rThis department, as usual, is brimful of interestipg
as informative articles.
3 At Your Newsdealers or
Delivered to Your Home Jt
Famous Fi-cncli
Flyer Killed
nsae&si-uC'
Y - .
uvarff"'"-
hJffirg: v
ltUUAMJ It.VKUUb,
noted aviator and one of the
pioneers In flj-ing In a heavler-than-air
machine, who was killed
October 5 and burled at Vouzlera,
according to Information received
by the American Red Cross.
S
TO AID PRESIDENT
Nathan Straus, the great New-York
merchant and philanthropist, has
given out a statement throughlfomer
S. Cummlngs, acting' chalrroan''pf the
Democratic National Committee, to
the effect that It would be a national
calamity at this time not to support
the President by electing a Demo-
cratlct'House and, Senate.
His telegram folloWST
"Our President and his able assO'
elates-have carried the country suc
cessfully through perilous times and
the most important problems that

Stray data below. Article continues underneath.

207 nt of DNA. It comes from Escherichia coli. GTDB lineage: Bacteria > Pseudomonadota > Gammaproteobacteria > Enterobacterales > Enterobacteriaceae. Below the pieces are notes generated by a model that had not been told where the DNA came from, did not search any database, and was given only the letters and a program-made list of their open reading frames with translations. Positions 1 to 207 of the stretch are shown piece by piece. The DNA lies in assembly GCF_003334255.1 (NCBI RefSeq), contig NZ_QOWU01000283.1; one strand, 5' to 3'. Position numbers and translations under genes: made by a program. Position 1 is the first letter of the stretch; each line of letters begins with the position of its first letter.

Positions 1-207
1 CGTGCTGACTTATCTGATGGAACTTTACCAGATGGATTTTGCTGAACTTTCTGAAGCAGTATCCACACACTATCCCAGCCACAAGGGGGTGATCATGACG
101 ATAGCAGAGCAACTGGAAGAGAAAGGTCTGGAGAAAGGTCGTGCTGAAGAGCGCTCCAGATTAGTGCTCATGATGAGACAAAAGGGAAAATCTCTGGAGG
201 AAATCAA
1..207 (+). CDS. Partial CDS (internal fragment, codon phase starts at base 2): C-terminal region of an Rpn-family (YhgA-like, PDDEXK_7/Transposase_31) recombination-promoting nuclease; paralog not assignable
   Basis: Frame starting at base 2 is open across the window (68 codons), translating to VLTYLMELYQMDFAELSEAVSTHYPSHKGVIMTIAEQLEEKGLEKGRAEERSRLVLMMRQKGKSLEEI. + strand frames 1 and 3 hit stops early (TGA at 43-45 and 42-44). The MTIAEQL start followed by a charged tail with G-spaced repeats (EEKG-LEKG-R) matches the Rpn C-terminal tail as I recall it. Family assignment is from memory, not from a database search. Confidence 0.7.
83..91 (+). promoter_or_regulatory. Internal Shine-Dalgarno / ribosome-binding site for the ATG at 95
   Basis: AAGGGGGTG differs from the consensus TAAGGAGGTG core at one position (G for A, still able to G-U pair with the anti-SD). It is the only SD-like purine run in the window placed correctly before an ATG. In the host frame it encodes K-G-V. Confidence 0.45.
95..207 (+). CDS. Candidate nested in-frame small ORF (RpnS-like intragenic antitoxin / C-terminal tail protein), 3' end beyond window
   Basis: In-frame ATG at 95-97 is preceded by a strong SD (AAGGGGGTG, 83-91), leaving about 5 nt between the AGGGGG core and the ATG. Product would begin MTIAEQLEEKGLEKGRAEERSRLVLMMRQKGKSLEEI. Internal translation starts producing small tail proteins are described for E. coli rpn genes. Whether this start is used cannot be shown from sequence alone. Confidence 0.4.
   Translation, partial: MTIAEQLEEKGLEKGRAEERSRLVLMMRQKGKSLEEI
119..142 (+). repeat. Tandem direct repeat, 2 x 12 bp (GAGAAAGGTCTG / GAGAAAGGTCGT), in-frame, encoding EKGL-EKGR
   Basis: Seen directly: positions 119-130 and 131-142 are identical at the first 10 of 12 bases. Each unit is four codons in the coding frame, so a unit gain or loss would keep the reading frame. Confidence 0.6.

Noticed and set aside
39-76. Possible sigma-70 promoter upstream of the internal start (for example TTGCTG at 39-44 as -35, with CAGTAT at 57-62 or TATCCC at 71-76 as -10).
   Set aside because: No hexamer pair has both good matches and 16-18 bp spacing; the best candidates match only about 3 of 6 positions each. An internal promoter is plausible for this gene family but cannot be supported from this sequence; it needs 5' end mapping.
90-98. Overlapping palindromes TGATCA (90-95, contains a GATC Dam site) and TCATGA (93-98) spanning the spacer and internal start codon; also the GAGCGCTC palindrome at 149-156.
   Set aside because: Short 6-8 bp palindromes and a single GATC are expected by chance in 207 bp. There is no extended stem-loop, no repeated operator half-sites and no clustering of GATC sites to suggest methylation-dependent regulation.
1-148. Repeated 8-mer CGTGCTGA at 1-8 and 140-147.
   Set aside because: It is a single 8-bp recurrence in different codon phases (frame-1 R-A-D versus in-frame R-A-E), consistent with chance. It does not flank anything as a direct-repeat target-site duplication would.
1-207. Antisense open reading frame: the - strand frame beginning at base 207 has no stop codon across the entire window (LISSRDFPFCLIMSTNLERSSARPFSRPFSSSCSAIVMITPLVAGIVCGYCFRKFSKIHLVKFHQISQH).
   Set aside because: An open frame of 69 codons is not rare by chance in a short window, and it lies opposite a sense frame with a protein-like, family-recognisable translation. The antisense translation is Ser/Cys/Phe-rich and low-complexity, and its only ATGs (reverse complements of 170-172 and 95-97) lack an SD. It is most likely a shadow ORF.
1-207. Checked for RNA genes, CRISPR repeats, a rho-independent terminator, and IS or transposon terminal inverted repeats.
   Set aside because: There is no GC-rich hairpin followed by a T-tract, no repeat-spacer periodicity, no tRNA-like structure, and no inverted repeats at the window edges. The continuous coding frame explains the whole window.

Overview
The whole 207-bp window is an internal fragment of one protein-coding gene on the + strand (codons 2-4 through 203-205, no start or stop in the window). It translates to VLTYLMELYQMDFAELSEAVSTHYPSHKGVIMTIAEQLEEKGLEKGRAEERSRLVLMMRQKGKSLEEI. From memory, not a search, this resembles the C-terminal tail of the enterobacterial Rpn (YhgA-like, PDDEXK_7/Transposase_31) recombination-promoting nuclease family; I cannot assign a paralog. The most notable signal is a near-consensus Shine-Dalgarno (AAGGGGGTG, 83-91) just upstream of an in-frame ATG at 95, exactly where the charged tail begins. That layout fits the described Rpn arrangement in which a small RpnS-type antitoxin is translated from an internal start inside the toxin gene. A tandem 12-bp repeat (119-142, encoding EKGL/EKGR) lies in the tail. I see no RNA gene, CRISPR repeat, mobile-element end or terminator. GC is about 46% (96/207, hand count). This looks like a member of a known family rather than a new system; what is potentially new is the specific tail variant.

have ever been before-the world still
confront them. It.would be a national
calamity not to elect a Democratic
House and Senateand deprive the
Administration pf.our united support.
Any one discussing' politics at this
critical "time and for selflsh partisan
reasons trying to weaken our prestige
before the world, commits 'a neinous
crime, NATHAN STRAUS."
H1LEMPL0YES TO.vVOTEJ
Instructions issued to railway
manarera br Director General McAdoo
are to4 the effect that rallroademj
pioyes roust do bitch cTcry4uiiur0
opportunity tovoteat elections op
Tuesday," provided rach privilege does
not interfere-wlthr necessary railway
operations.
na ut i i ,i liMirtl tmr aniiiTt
or-roar csOldrCB eSJUvate the rlsMj
nirir. i
k
-
copyof ' t
size four color i
mimiiaDie
that cannot be sunk when hit
Account
Atrocities
f-fMejW. ,..
"n .-. '
Lt -v zm5 -. er r t
STRAUS URGES ALL
WALCOTT URGES
POLITICS CEASE
Trederlc C. Wolcott. of the United
States Food Administration, who has